Mr Damons could not give a definite date regarding DCS’s state of readiness to implement the Bill. He explained that DCS currently rendered services to children. However, they were “not worth mentioning” because they were not structured. In addition, he admitted that his department did not have sufficiently trained personnel. Both the DSD and DoJ had been approached to assist with this. He announced that the DCS was building five new facilities, which were at an advanced stage.
Mr Carrim examined whether DCS had a deadline for the completion of the new facilities, and also enquired how long it took to build such facilities.
Mr Damons clarified that the first facility in Kimberley was expected to be completed by February next year. DCS had started the process of output specifications for the remaining four facilities, and would only start the tender process some time next year. It normally took 18 months to complete such facilities.
Mr Carrim observed that if the Bill took a particular course, DCS would be relieved of taking on children and this responsibility would shift to DSD. Nevertheless, he wanted assurance about the quality of DSDs services.
Mr Damons indicated that DSC would outline its implementation plan in due course.
Mr Carrim noted that DCS provided educational opportunities for prisoners. Consequently, he believed that it was unacceptable that children awaiting trial were not provided with this right. If DSD did not have additional resources, funds should be utilised on children awaiting trial rather than sentenced offenders.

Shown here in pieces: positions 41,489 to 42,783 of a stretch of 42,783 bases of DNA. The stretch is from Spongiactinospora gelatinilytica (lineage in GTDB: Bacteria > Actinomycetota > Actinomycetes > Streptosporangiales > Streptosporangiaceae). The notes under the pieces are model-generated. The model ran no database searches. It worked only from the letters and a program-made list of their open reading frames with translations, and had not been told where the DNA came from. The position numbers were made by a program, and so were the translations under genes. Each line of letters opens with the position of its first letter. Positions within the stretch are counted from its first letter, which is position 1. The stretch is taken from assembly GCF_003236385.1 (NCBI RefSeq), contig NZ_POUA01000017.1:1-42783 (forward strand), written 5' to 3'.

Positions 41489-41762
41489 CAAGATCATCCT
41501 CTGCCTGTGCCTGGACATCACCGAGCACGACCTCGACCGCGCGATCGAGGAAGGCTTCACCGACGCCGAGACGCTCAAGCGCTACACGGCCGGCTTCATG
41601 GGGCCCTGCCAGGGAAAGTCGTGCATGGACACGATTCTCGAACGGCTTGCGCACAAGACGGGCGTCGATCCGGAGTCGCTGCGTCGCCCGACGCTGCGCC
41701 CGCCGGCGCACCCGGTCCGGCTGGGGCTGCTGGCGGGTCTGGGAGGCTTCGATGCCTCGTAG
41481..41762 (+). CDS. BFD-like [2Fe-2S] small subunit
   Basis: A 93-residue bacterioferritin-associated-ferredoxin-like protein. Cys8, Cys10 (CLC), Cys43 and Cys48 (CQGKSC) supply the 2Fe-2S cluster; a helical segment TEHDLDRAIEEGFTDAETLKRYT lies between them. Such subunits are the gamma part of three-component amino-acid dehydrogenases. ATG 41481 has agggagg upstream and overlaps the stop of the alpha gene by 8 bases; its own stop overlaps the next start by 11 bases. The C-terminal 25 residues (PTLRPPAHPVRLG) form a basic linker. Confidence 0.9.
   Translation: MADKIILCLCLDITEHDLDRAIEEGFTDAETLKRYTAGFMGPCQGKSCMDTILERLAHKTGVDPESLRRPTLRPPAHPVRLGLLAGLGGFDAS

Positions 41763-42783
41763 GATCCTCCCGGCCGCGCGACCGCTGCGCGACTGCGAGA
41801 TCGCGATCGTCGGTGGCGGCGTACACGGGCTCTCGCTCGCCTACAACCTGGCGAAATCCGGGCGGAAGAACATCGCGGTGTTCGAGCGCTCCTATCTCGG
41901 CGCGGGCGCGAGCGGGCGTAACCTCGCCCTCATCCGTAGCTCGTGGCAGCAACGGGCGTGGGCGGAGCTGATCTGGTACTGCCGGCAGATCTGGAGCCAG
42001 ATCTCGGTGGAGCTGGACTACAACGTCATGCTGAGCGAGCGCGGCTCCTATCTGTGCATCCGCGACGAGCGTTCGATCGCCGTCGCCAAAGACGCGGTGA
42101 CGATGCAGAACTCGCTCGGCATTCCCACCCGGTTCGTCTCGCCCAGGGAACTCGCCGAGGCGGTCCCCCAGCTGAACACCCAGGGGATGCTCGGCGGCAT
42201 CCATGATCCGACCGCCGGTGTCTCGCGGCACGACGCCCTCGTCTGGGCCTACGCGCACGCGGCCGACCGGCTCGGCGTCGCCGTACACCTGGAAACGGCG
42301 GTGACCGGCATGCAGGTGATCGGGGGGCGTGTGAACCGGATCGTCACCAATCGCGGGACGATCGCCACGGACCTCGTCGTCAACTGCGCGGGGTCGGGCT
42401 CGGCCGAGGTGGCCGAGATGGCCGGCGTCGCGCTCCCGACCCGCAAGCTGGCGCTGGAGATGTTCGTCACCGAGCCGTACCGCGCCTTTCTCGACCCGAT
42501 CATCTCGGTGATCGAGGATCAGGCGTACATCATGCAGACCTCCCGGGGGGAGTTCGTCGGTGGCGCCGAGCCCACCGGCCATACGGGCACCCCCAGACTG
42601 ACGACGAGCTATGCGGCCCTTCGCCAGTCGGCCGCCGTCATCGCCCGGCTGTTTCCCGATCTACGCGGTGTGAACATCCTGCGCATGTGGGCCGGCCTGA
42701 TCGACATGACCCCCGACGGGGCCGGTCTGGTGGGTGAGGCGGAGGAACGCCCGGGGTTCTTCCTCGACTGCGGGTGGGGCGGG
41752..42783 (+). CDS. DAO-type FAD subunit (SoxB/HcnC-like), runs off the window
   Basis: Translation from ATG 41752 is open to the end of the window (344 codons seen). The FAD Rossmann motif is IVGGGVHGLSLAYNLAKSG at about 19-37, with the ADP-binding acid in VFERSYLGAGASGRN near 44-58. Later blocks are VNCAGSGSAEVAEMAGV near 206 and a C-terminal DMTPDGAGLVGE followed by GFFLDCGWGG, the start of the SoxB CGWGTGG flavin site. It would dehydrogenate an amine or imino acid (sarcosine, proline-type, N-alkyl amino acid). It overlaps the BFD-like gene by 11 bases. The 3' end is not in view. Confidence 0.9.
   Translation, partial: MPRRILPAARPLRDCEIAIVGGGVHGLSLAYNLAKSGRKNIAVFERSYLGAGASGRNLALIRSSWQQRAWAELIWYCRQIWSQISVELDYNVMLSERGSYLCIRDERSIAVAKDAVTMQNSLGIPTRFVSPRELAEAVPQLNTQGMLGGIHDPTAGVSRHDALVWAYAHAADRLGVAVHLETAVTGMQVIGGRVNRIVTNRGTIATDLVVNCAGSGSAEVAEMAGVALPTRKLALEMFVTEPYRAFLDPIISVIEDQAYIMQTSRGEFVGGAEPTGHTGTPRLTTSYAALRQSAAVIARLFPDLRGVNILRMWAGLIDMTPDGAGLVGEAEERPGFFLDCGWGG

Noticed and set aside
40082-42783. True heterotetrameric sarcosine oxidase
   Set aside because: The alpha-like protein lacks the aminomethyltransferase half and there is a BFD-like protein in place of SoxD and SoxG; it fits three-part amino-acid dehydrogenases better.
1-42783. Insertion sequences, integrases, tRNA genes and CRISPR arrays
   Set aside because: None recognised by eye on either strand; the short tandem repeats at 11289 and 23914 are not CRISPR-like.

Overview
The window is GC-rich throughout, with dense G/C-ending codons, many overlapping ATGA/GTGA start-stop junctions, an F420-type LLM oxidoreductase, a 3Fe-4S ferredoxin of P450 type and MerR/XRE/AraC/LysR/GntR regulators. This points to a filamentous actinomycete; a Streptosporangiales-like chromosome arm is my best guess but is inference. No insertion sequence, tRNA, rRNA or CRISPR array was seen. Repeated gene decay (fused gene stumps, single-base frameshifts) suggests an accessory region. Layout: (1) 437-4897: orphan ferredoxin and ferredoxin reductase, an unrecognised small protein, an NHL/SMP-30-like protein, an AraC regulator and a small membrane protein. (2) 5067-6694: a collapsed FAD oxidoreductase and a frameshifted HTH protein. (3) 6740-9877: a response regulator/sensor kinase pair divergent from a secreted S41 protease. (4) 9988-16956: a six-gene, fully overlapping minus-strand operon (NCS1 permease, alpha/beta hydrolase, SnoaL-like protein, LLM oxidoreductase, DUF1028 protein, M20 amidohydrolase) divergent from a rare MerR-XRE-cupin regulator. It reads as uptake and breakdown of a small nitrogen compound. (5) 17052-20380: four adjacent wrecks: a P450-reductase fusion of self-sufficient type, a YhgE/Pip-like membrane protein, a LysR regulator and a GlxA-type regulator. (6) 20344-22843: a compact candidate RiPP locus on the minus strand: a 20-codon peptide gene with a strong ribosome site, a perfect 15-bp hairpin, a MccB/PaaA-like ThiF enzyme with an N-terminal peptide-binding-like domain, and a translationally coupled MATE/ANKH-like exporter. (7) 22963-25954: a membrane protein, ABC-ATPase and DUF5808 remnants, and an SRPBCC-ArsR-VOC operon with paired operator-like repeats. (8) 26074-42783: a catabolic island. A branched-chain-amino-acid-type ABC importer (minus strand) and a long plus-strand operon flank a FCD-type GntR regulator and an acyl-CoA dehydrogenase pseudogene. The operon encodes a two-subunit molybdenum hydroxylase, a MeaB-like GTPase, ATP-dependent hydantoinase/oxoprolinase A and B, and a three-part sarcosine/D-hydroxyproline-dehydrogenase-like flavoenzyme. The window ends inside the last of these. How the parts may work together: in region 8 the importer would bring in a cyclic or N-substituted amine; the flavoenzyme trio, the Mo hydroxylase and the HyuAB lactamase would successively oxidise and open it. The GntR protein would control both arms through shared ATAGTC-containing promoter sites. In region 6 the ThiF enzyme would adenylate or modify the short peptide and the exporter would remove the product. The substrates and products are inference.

Adv Johnson mentioned that when the Committee visited Pollsmoor Prison, it discovered the overcrowding of children awaiting trial. DCS officials had explained to Members that this situation existed because they could not find beds in secure care facilities for these children.
Mr Johan Le Grange, Regional Head: Corrections, Western Cape DCS, denied that there was any overcrowding of children awaiting trial at Pollsmoor in the past four years. On the other hand, he indicated that there was overcrowding of juveniles at this correctional facility.
Adv Johnson responded that Members were confused and that this contradicted the claims made by Mr Dennis Bloem, the Chairperson of the Correctional Services Portfolio Committee.
Briefing by Department of Education on Child and Youth Care Centres
Ms Jennifer Rault-Smith, Chief Director: Curriculum Assessment Development, DoE, said that in 1996, reform schools and schools of industry were devolved to Provincial Education Departments (PEDs). Unfortunately, this was done without any policy directives and the PEDs responded differently to the management of these schools. The Children’s Amendment Act, which was gazetted in March 2008, made provision that facilities at such schools should be transferred to DSD within two years. It was envisaged that the respective Education MECs would sign a Memorandum of Understanding with their DSD counterparts.